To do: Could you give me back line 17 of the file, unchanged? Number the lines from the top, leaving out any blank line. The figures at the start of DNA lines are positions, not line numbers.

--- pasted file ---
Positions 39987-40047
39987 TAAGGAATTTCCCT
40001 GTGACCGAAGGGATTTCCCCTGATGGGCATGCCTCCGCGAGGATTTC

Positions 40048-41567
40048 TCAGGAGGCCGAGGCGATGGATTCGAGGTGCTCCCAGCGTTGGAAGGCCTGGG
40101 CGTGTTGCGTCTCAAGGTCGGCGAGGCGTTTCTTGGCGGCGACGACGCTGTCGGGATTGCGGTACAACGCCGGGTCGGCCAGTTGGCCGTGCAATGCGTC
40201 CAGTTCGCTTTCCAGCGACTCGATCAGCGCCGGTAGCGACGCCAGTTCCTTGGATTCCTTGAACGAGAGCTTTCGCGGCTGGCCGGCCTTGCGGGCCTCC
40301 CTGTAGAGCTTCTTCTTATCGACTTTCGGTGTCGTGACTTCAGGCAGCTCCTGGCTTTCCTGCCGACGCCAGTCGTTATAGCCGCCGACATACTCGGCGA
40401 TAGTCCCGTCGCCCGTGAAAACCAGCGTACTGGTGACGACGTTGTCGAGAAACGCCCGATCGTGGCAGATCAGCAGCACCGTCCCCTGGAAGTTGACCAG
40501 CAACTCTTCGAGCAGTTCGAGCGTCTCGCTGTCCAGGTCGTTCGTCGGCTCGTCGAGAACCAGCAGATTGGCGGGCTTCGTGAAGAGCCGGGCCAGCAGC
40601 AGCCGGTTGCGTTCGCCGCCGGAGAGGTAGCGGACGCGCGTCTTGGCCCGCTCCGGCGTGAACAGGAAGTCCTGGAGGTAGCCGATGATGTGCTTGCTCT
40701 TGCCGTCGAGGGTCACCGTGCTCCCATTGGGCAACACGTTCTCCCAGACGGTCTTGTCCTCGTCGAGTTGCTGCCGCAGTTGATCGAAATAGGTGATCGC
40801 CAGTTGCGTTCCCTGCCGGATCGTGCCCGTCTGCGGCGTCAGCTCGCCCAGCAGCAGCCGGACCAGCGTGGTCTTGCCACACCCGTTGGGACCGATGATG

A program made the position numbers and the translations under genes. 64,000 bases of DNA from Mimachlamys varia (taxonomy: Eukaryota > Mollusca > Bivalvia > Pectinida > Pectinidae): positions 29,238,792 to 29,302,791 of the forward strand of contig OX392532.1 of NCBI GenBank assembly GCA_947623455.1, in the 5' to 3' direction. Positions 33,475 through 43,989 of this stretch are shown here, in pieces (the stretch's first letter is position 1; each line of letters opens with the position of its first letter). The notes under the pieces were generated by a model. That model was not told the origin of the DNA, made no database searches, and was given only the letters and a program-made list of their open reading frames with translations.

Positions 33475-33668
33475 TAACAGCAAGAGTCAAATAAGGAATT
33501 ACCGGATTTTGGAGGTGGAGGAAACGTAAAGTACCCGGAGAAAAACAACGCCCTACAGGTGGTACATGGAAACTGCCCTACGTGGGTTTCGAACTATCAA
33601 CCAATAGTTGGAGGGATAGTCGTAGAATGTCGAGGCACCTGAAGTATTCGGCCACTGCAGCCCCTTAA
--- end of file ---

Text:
33501 ACCGGATTTTGGAGGTGGAGGAAACGTAAAGTACCCGGAGAAAAACAACGCCCTACAGGTGGTACATGGAAACTGCCCTACGTGGGTTTCGAACTATCAA